What true freedom is
Jim Ropa | Friday, February 18, 2011
I often read Viewpoint articles that make me feel the need to respond with a letter of my own. Laziness and a generally laid back attitude usually stay my hand before I even begin. However, after reading the Viewpoint titled (“Consequences of Repealing Don’t Ask, Don’t Tell,” Feb. 15), I felt an overwhelming need to express my profound objections at the views expressed in said article.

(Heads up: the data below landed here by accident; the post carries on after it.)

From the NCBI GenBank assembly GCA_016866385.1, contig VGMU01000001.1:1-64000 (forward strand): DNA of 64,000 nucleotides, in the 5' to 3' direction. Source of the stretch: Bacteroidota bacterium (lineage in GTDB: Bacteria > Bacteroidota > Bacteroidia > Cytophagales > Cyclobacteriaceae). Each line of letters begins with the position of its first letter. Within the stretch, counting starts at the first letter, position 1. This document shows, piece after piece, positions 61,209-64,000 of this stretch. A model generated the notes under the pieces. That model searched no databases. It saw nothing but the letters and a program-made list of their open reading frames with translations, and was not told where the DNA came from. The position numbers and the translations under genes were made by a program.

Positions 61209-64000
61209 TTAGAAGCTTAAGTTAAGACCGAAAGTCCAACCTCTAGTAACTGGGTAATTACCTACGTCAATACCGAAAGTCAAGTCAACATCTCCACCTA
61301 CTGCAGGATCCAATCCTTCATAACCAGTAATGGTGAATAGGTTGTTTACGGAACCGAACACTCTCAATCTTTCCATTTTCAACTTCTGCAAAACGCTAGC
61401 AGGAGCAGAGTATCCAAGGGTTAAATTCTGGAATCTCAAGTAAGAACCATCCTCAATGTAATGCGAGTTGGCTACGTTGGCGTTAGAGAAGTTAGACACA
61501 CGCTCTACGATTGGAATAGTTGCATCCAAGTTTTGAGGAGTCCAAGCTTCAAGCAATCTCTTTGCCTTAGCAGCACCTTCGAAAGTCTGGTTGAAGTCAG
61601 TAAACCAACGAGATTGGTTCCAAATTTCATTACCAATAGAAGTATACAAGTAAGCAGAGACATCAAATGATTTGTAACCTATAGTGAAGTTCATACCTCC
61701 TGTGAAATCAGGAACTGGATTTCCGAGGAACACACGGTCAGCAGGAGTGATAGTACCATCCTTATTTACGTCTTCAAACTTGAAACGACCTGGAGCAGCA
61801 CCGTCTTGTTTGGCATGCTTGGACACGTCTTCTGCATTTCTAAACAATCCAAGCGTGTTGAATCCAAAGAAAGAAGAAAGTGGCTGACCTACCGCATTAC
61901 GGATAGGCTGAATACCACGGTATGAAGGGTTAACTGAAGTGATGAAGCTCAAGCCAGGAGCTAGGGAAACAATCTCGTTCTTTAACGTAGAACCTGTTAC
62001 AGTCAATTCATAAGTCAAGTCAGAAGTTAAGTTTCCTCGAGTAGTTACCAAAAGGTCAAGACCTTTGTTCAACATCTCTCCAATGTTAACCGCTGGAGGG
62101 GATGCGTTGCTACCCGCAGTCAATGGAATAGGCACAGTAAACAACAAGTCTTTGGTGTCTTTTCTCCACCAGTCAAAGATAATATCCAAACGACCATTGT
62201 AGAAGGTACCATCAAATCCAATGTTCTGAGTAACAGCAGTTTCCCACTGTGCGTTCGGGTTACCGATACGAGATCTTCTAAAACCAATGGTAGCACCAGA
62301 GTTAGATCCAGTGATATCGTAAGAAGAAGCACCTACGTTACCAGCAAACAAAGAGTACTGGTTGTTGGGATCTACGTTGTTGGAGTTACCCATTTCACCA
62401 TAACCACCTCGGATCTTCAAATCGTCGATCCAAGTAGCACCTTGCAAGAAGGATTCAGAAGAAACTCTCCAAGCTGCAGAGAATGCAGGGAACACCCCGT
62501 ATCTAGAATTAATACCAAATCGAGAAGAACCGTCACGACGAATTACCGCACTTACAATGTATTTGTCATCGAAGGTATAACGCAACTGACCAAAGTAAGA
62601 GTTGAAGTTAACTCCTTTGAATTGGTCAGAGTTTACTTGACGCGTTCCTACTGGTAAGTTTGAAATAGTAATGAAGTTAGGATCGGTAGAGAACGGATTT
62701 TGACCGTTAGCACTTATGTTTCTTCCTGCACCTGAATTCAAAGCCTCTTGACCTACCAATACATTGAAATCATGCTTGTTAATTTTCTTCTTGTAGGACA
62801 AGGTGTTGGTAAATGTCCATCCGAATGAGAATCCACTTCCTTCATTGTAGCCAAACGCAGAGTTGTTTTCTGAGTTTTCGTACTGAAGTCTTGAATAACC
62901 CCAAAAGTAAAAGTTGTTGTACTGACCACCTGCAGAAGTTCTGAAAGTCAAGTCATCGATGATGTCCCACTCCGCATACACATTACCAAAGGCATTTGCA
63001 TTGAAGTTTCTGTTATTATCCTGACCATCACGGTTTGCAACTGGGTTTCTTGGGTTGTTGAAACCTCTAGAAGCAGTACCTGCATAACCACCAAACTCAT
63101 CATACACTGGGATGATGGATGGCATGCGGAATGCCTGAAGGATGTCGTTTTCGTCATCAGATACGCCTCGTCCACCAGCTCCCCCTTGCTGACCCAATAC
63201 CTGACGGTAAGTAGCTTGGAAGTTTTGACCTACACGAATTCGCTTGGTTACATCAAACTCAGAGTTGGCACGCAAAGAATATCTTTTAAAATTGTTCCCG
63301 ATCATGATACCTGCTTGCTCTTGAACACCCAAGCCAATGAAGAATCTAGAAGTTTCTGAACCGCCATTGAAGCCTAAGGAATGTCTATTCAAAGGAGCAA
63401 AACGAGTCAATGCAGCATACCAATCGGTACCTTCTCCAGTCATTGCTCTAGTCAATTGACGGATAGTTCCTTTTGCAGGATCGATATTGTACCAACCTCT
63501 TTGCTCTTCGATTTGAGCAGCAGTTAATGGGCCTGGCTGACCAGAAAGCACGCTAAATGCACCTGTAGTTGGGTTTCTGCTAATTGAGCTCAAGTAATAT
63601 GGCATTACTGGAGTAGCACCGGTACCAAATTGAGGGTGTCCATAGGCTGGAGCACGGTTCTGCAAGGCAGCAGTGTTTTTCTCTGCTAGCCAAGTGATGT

First, I would like to point out that it was not President Obama who created this legislation, but it was the Senate, which represents the majority of the population, who voted in an overwhelming majority to repeal Don’t Ask, Don’t Tell. Now let me continue on to the heart of the subject: the danger that we will be putting our military men and women in. Allow me to list some decisions made in recent years that turned out to be far more dangerous for our men and women in the military than allowing homosexuals to be outwardly homosexual: 1) Sending them to Iraq in the Gulf War; 2) Sending them to Afghanistan in the War on Terror; 3) Sending them to Iraq again in the War for Iraqi Freedom. The fact of the matter is, the military is a dangerous business to be in. Are we really going to claim that knowledge of a person’s sexual orientation will put somebody in more danger than the guns firing on the other side of line? In fact, one of the most famously successful armies in the history of the world was also known for being composed mainly of bisexual men (I am referring to the army of Sparta, for those who may not have heard the rumors). I must also remind readers that it was not so long ago that it was also thought that African Americans would put their unit in more danger because they too would cause disunity. Even more recently, women were considered to be this “dangerous” problem in the military. The point is, there is no additional danger added from these groups of people. Gay people are not animals — they will no sooner “go after people” in the shower than you or I would; in fact, from what I understand homosexual people tend not to find straight people attractive in the first place. Fraternization is forbidden in the military anyway; therefore it should not be an issue whether a person is attracted to men, women, nobody or everybody. No — there is no additional danger. This “danger” is simply another mask for the deep-seeded hate of that which is not understood. I have friends who are in the military who could care less about whether others in their unit are homosexual or straight. I also have friends in the army who are disgusted with the repeal of Don’t Ask, Don’t Tell and I have found that it is not a fear of detraction from missions but rather a dislike for those who are different from themselves. Let’s call this what it is — it is just another issue in which people cannot accept those who lead a different lifestyle. This is simply the battle for civil liberties hidden in a new disguise. The more discrimination that people of non-heterosexual orientation face, the more of a disservice we do to the very people we are trying to protect. The men and women of the United States military risk their lives to protect civil liberties. If it is truly a distraction to them that the person risking their life next to them may be gay, then they don’t really represent the discipline or the idea of freedom that the United States military is supposed to. Mr. Falvey suggests that this diversity is not worth fighting for or dying for. I must say that there is nothing more worth shedding blood for than a person’s civil rights. It is what this country was founded on, and what we still claim to be based on today. America’s children — all of her children — cease to truly be American the minute we forget what freedom truly is.